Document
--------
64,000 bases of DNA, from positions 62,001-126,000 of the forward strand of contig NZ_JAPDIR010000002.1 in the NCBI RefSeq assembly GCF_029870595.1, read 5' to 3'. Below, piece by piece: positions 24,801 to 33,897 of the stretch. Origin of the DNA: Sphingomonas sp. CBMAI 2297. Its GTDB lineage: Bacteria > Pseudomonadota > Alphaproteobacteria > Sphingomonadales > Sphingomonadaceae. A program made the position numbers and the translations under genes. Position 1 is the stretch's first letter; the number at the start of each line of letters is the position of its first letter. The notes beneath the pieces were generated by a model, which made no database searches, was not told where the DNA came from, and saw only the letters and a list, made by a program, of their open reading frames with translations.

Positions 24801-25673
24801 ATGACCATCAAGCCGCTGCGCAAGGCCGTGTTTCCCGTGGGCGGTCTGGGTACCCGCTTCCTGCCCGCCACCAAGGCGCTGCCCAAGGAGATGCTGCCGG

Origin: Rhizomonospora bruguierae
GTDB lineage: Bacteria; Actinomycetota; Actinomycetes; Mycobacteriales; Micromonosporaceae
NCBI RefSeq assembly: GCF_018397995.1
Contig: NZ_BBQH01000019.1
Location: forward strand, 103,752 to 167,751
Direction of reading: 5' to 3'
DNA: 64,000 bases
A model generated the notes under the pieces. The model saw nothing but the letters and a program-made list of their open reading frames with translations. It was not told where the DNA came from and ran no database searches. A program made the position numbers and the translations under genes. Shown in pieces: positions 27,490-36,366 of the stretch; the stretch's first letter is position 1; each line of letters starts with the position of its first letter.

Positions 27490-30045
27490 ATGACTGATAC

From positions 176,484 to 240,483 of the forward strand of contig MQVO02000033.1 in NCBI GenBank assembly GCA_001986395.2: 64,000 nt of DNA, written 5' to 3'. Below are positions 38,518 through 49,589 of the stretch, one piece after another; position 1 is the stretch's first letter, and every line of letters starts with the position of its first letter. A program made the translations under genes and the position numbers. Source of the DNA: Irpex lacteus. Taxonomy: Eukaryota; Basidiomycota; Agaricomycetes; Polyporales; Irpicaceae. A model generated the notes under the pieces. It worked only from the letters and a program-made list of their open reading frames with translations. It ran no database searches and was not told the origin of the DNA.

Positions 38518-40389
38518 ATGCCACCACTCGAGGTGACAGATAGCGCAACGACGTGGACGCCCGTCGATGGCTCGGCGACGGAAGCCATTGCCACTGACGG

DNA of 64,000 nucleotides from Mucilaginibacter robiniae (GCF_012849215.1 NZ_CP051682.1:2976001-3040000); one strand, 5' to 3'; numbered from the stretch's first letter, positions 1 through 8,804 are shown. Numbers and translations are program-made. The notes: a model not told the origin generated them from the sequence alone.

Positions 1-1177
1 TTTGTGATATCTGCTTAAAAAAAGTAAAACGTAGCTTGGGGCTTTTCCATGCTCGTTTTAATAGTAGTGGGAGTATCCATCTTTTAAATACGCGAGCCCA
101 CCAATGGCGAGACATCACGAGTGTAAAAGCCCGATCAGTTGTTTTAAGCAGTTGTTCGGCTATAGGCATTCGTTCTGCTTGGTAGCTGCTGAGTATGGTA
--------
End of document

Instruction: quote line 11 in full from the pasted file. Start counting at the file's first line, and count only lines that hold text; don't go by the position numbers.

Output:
A model generated the notes under the pieces. The model saw nothing but the letters and a program-made list of their open reading frames with translations. It was not told where the DNA came from and ran no database searches. A program made the position numbers and the translations under genes. Shown in pieces: positions 27,490-36,366 of the stretch; the stretch's first letter is position 1; each line of letters starts with the position of its first letter.